Quick Sauce 3:  This quick sauce can be used as made, mixed into the meat as it is chopped or for dipping at the table.  It is what I make when I need a lot of sauce for a lot of people.  It lasts in a jar for a few months but does not age well. North Carolina style vinegar sauces generally have no sugar, and the quintessential Eastern North Carolina sauces have nothing red or brown in them. They are vinegar sauces, to be mixed into the meat as it is chopped.

1 quart apple cider vinegar

1 can (14 ounces) crushed tomatoes

3 Tbs. dried minced onion

2 Tbs. peppercorns, coarsely crushed

1 Tbs. crushed, dried cayenne

1 Tbs. garlic powder

1 Tbs. salt

5 bay leaves

Combine ingredients. Bring to boil for about 5 minutes.

Cooked Sauce:  This sauce is always a hit.  It is what I described above with the faux BBQ / roast.  Put 2 or 3 country style ribs in a small roasting pan - elevated off the bottom.  Surround with cut up tomatoes, mushrooms, garlic cloves, cayenne or jalapeno peppers, cider vinegar and water.  Roast until the ribs are brown and crisp.  Make sure it doesn't cook dry.  Adjust the sauce (vinegar vs pepper vinegar vs water).  Eat the ribs. (Can also use fresh pork belly instead of the ribs.  Have also used beer instead of vinegar or in addition to vinegar to sweeten the sauce.)

Buying Sauce:  It is a plain and simple truth that many don't like any of the sauces above; they want sugar in their sauce.  I think that BBQ Sauce Reviews does a great job.  Bone Sucking Sauce and Grumpy's especially the Not So Bold play well at Summerdog.  I remember Scott's BBQ in Goldsboro, NC fondly, and they left Scott's Sauce Company.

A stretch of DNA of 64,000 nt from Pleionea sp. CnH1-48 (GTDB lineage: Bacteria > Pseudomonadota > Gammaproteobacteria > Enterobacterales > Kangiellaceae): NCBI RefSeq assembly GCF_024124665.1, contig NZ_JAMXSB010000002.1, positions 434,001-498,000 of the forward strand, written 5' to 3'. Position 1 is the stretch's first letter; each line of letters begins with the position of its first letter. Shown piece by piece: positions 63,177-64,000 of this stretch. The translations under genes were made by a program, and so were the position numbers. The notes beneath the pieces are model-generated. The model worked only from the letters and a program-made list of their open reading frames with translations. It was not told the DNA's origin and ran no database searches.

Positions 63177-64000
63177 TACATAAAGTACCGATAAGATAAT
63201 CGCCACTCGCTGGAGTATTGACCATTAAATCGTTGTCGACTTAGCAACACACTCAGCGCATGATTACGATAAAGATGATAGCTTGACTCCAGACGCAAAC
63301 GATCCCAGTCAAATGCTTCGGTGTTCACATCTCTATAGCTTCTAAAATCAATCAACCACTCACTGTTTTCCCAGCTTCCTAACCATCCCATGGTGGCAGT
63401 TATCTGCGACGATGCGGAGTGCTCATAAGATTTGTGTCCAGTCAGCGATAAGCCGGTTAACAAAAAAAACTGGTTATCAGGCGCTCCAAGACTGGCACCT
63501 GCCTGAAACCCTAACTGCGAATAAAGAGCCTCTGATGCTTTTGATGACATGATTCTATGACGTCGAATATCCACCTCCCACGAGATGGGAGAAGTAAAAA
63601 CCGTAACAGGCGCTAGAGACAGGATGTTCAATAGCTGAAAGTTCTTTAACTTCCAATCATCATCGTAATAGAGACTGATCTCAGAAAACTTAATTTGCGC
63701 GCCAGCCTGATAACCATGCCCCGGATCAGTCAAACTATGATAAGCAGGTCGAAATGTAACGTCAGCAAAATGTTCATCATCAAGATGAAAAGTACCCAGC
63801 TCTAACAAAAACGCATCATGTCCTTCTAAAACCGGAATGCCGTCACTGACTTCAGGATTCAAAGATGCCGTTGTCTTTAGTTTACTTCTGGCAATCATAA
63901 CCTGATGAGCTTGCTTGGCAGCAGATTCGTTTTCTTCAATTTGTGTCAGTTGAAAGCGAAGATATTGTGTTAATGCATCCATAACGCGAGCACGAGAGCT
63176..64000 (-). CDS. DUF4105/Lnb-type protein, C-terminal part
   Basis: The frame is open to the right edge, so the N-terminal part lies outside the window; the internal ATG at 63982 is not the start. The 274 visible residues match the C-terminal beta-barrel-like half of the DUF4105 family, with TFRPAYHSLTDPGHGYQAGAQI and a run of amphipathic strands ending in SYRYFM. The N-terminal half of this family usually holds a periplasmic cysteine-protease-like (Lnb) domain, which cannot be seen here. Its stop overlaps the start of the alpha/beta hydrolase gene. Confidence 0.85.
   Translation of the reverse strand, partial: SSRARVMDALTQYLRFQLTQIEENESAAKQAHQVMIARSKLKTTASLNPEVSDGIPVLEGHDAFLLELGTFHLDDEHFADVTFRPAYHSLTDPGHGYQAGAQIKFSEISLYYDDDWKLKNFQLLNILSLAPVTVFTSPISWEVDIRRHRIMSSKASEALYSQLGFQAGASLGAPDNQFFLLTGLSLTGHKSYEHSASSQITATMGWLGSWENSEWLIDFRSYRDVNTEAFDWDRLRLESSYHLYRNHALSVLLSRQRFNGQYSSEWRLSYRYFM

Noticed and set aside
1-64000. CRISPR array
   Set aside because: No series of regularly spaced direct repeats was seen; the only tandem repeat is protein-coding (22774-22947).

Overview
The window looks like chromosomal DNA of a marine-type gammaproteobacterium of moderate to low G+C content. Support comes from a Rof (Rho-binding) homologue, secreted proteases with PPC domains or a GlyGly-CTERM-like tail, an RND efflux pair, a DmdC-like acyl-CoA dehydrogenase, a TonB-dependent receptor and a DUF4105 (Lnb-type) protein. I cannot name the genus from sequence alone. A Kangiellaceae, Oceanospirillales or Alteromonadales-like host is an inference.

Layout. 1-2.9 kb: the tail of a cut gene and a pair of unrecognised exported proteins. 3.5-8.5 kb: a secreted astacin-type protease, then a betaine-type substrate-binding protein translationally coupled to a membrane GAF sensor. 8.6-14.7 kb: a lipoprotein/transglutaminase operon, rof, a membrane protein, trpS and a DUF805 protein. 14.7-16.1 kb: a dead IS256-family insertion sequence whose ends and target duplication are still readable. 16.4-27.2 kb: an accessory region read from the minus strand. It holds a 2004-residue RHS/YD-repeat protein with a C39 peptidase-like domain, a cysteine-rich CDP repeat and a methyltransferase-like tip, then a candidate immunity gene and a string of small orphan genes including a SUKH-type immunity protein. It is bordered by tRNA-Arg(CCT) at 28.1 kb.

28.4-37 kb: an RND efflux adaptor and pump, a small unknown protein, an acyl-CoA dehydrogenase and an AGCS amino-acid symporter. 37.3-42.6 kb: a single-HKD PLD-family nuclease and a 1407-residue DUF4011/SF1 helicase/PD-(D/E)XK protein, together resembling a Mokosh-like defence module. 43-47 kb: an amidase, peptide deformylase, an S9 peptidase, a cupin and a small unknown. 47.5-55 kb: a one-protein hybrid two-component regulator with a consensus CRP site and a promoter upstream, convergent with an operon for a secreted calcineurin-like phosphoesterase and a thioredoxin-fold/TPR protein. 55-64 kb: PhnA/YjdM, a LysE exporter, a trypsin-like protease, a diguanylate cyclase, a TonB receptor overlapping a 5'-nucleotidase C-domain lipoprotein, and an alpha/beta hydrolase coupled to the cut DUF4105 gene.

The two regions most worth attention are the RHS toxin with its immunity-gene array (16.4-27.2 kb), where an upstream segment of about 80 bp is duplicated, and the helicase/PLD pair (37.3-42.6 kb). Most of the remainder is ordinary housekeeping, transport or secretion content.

Cole Slaw: The NC BBQ experience does require coleslaw, and I am far more particular about my slaw than about the sauce.  Or said another way, I don't care for a lot of slaws, and there are many types of BBQ and sauces that I embrace.  For me, slaw provides a complex sweetness to the vinegar, giving a plate of sweet and sour.  I have adapted a slaw recipe from "Best Barbeque Coleslaw" from the Southern Living Big Book of BBQ.  Here are the ingredients, the amounts are approximate - as with the sauces, I go by taste and texture. 

~ 2 pound cabbage.  I cut the cabbage in a few big chunks, then with a chef's knife, cut thin wafers that fall apart.  Chop very coarsely.  I grate in one carrot.  I then put in enough mayonnaise to coat the cabbage.  Stir in about 1/3 cup of sugar.  The juice of a lemon - don't let the seeds fall in!   1/2 - 1 tsp salt, coarsely ground pepper, depending on your audience.  1/4 - 1/2 cup buttermilk - this is the key to sour and sweet.  Stir to mix.  Add more mayonnaise if needed.  Adjust ingredients.  I like a few celery seeds. Let it sit at least a couple of hours.  This is good for a week or two. The original recipe has a little white vinegar and milk which I prefer to leave out.  (I often make a non-dairy version with soy sour cream, soy or almond milk.  It works just fine.)